In my recent reading, I can across the following passage twice. That is reason enough for me to share it with you.
Each person is born with an unencumbered spot - free of expectation and regret, free of ambition and embarrassment, free of fear and worry - an umbilical spot of grace where we were each first touched by God. It is the spot of grace that issues peace. Psychologists call this spot the Psyche, theologians call the Soul, Jung calls it the Seat of the Unconscious, Hindu masters call it Atman, Buddhists call it Dharma, Rikle calls it Inwardness, Sufis call it Qalb, and Jesus calls it the Center of our Love.
To know this spot of Inwardness is to know who we are, not by surface markers of identity, not by where we work or what we wear or how we like to be addressed, but by feeling our place in relation to the Infinite and by inhabiting it. This is a hard lifelong task, for the nature of becoming is a constant filming over of where we begin, while the nature of being is a constant erosion of what is not essential. Each of us lives in the midst of this ongoing tension, growing tarnished or covered over, only to be work back to that incorruptible spot of grace at our core.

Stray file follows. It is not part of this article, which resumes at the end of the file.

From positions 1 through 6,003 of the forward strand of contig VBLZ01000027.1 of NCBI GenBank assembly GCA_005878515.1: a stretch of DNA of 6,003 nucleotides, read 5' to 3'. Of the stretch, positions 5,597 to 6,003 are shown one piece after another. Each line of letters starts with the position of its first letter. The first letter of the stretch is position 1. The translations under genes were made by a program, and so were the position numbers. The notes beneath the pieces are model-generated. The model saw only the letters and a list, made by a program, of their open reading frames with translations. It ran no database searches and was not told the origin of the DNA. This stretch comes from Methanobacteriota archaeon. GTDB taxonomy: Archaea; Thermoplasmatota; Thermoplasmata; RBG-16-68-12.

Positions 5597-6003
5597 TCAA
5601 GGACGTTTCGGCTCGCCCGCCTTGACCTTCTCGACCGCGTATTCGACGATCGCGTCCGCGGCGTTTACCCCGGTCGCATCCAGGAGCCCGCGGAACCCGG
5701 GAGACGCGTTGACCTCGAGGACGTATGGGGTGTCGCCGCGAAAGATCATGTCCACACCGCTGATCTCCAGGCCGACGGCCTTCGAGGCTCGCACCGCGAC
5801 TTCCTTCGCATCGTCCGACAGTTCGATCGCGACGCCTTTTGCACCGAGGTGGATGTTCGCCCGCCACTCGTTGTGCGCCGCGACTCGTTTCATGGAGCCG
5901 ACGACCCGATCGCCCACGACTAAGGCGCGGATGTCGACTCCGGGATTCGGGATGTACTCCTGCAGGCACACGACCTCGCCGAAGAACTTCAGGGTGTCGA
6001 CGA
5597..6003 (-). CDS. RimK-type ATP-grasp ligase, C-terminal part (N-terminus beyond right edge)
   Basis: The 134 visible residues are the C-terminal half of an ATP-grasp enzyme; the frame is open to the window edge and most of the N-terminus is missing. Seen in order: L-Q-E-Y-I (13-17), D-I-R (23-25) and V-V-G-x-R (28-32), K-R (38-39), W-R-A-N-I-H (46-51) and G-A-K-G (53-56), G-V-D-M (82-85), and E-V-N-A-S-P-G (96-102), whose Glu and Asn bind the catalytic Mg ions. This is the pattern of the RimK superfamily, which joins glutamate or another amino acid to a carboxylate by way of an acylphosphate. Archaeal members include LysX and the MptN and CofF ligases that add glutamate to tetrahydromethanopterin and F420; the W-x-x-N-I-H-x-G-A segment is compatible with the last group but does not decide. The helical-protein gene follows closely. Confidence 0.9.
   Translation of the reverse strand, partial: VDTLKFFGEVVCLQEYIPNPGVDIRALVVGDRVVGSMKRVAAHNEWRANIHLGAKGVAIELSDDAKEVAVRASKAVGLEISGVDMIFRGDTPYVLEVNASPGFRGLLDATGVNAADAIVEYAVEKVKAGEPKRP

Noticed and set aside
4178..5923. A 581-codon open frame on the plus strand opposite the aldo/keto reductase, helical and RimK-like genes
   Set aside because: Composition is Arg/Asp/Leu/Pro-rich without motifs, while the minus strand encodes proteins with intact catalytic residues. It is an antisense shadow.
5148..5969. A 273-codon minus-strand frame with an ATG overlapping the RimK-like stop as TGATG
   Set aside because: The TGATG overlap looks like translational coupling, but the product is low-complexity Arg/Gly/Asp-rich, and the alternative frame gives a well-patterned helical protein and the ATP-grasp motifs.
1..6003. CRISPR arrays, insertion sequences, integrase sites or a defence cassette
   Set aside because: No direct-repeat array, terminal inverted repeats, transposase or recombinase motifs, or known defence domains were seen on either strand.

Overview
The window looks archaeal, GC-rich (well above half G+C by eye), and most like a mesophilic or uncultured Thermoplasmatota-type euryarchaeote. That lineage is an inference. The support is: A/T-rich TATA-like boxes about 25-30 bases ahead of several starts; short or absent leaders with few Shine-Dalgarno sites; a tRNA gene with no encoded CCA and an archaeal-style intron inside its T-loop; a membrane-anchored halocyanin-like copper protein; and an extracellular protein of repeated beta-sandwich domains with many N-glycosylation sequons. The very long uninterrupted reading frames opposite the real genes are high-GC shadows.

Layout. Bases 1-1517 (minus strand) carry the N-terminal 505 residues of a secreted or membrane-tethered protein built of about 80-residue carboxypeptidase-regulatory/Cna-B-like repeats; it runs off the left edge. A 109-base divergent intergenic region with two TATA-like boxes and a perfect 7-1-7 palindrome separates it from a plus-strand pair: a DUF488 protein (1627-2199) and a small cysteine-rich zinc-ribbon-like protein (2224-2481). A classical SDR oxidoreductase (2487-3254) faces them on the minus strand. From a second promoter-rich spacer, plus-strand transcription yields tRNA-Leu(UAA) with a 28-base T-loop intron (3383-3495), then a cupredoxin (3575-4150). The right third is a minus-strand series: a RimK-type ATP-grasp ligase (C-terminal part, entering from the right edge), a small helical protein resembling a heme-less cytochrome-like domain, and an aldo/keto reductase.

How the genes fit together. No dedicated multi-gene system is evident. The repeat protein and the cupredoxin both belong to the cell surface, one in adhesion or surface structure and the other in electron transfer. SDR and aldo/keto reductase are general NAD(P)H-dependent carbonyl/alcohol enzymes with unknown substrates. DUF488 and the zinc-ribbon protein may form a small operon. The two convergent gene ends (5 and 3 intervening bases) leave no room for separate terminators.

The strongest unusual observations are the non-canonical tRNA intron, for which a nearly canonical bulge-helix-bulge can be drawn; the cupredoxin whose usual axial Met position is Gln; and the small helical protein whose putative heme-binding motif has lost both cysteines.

When the film is worn through, we have moment of enlightenment, moments of wholeness, moments of satori, as the Zen sages term it, moment of clear living when inner meets outer, moments of full integrity of being, moments of complete oneness. And whether the film is a veil of culture, of memory, of mental or religious training, of trauma or sophistication, the removal of that film and the restoration of that timeless spot of grace is the goal of all therapy and education.
Regardless of subject matter, this is the only thing worth teaching: how to uncover that original center and how to live there once it is restored. We call the filming over a deadening of heart, and the process of return, whether brought about through suffering or love, is how we unlearn our way back to God.
-Mark Nepo, The Book of Awakening